Smithfield Herald

May 12, 2014

Council to spend $20,000 at park

Smithfield is immediately committing $20,000 to Smith-Collins Park.

Smithfield is immediately committing $20,000 to Smith-Collins Park.

The Town Council made the decision at its meeting last week. Instead of seeking a county-open space grant, the money will come from extra dollars in the Parks and Recreation Department budget.

Concession sales, grants and an advertising contract with Pepsi have generated more money than expected this year. And last Tuesday, Parks and Recreation Director Tim Johnson asked the council for permission to use those extra dollars to replace five scoreboards – four at Community Park and one at the Citivan Youth Baseball Field.

Instead, Councilman Travis Scott asked Johnson to use the money to improve Smith-Collins Park, and the rest of the council agreed. At a budget meeting last month, Councilman Marlon Lee showed his fellow councilmen photos of poor conditions at the park, including rundown restrooms and only one set of bleachers for the baseball field.

“I’ve visited the park, and it’s embarrassing, and I feel like they deserve better,” Scott said.

The town will form a committee of citizens, councilmen and staff to figure how to spend the $20,000 at Smith-Collins.

As for the scoreboards, the council will seek a county grant to replace those.

Johnson said the scoreboards are working but not well and constantly need to have bulbs replaced.

Electric rates

The council will soon invite residents to a meeting about Smithfield’s electric rates.

This decision came after East Smithfield resident Glenda Jordan complained to the council last week. She showed the council her neighbor’s electricity bills, which are as high as $600 some months, even though his 1,200-square-foot house is newly-renovated.

Jordan said it’s not fair that the council transfers money from the electric department into the general fund. If those transfers stopped and the town didn’t cut spending, it would have to raise the property tax. “I don’t have a problem with that,” Jordan said, “because I think every resident of Smithfield should pay to the expenses of operating Smithfield.”

Jordan asked people in the audience to raise their hands if they lived in East Smithfield, and 10 to 15 did so. She then asked homeowners in the group if they would rather pay higher property taxes and lower electricity rates, and a handful said yes.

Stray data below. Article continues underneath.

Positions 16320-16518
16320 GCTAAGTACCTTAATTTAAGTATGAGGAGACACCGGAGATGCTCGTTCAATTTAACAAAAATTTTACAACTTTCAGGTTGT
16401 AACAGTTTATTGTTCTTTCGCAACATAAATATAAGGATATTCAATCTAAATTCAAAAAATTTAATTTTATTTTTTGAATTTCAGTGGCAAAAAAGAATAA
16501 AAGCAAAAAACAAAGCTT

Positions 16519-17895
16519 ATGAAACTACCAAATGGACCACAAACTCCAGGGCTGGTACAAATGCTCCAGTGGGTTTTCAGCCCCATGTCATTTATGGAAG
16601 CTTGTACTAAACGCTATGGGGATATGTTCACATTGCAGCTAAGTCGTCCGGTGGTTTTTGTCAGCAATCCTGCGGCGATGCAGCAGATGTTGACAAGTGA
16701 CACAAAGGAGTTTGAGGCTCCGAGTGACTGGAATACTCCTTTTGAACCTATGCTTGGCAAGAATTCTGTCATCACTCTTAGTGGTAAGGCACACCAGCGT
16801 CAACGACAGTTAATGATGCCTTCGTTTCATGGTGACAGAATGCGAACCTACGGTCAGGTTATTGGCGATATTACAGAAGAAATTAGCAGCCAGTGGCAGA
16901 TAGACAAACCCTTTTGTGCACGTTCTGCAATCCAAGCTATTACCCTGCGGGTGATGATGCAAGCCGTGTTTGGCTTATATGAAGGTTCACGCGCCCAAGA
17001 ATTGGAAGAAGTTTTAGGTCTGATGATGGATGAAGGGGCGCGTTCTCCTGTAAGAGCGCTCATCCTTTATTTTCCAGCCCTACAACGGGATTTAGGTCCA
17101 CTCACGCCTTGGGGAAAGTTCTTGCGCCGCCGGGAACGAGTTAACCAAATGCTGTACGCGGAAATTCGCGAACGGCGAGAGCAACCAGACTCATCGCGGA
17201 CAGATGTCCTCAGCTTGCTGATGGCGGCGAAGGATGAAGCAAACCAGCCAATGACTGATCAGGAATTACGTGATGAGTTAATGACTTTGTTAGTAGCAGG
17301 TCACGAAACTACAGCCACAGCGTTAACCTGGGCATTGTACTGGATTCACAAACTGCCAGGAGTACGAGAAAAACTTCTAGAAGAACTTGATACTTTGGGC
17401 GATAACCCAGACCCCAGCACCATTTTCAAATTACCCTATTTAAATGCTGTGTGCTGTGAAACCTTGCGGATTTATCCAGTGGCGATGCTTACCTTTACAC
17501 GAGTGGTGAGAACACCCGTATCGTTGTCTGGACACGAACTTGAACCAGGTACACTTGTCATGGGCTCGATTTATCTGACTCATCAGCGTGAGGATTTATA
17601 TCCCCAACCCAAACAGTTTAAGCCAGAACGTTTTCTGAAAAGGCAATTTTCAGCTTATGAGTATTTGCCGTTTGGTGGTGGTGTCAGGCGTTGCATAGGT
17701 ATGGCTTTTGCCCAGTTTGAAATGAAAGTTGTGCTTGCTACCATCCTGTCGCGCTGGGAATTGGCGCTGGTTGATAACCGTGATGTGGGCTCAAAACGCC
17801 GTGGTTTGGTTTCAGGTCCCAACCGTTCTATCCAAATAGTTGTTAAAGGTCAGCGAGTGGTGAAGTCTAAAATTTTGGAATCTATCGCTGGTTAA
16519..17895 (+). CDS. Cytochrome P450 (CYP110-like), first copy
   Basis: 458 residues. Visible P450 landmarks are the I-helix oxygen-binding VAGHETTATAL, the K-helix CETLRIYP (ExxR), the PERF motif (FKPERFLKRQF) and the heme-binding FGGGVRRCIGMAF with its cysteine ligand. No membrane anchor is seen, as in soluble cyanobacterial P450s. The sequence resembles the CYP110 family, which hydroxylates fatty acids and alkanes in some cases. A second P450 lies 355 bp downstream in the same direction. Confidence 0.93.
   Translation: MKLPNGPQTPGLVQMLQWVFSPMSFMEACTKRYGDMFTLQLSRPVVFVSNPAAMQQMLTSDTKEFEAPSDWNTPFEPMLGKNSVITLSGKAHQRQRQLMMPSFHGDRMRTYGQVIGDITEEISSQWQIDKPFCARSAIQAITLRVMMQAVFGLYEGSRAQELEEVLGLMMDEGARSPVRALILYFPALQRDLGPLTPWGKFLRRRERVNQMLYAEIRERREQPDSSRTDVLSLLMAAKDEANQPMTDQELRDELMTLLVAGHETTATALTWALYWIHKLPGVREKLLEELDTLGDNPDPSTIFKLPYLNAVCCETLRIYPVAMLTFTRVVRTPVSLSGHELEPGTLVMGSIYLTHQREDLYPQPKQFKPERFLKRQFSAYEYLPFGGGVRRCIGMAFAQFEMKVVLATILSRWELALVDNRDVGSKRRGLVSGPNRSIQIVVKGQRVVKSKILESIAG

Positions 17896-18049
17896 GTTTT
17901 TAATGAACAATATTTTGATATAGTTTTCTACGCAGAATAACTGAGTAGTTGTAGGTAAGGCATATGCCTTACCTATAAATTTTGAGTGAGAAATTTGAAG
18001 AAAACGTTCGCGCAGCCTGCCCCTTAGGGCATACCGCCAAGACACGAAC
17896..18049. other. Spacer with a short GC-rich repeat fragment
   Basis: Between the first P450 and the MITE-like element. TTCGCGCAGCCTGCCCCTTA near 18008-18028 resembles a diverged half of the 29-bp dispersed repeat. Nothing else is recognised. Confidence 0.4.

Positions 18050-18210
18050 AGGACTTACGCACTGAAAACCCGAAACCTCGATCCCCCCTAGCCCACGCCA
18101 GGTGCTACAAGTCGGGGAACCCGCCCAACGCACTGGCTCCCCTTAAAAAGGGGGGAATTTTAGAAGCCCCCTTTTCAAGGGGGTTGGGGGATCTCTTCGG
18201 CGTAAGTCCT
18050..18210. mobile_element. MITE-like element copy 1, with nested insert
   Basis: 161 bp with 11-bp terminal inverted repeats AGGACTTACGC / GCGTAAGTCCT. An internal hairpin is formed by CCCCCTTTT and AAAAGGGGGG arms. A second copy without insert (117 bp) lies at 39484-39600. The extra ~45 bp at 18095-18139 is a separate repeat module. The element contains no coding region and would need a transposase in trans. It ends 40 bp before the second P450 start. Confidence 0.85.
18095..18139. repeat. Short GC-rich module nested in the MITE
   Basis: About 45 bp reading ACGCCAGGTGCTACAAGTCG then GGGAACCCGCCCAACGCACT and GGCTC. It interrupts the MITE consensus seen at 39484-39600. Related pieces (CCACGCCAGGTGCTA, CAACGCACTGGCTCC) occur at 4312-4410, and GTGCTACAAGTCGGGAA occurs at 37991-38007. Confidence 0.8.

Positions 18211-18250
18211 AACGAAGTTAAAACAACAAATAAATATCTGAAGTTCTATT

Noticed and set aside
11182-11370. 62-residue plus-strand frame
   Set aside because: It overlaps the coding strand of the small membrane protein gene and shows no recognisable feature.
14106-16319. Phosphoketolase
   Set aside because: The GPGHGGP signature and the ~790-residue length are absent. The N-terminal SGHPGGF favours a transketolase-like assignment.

Jordan added that the county’s senior citizens get a break on their property taxes, so ending the transfers would benefit them if the council had to raise the tax rate.

West Smithfield residents buy their electricity from Duke Progress Energy, which offers a cheaper rate. “The people in East Smithfield, it’s creating a hardship on some of the people,” Jordan said. “I don’t think it’s fair for a selective community to have to pick up the expenses of a town when everbody has that responsibility.”

The council didn’t respond to Jordan after she spoke, but at the end of the meeting, Councilman Lee brought the topic back up. Scott later suggested having a meeting with citizens upset about their power bills. He also wants the utilities department to compare Smithfield’s rates to Duke’s for both residential and commercial customers.

The council asked the town manager to explore a suitable date for the meeting.

Other business

•  Stanley King and Wallace Green of the Raleigh Area Development Authority gave an update on the East Smithfield Community Development Block Grant. They will start surveying East Smithfield this month about quality-of-life topics. After that, Piedmont Natural Gas will survey residents about their interest in natural gas.

The next stage of the process – seeking grant dollars based on the survey results – has stalled because of changes at the state level, but RADA is trying to find new options. So far, it’s found another grant and given five nonprofits in the area about $12,000.

•  Councilman Lee responded to a Smithfield Herald editorial. He said he stands for East Smithfield and noted that the town is addressing problems there.
•  The council changed the rules that governn electronic billboards. Before, Smithfield allowed the signs to change only once every 30 seconds. But at the request of Hank Daniels, who owns a sign, the council said the signs can change every eight second. That’s in line with state Department of Transportation rules.
•  At the last budget meeting, Mayor John Lampe wanted to hire Tom Speight, former public utilities director in Fayetteville, to offer a second opinion on Smithfield’s water-system needs. For now, the council won’t hire Speight, though that could change later, Lampe said.

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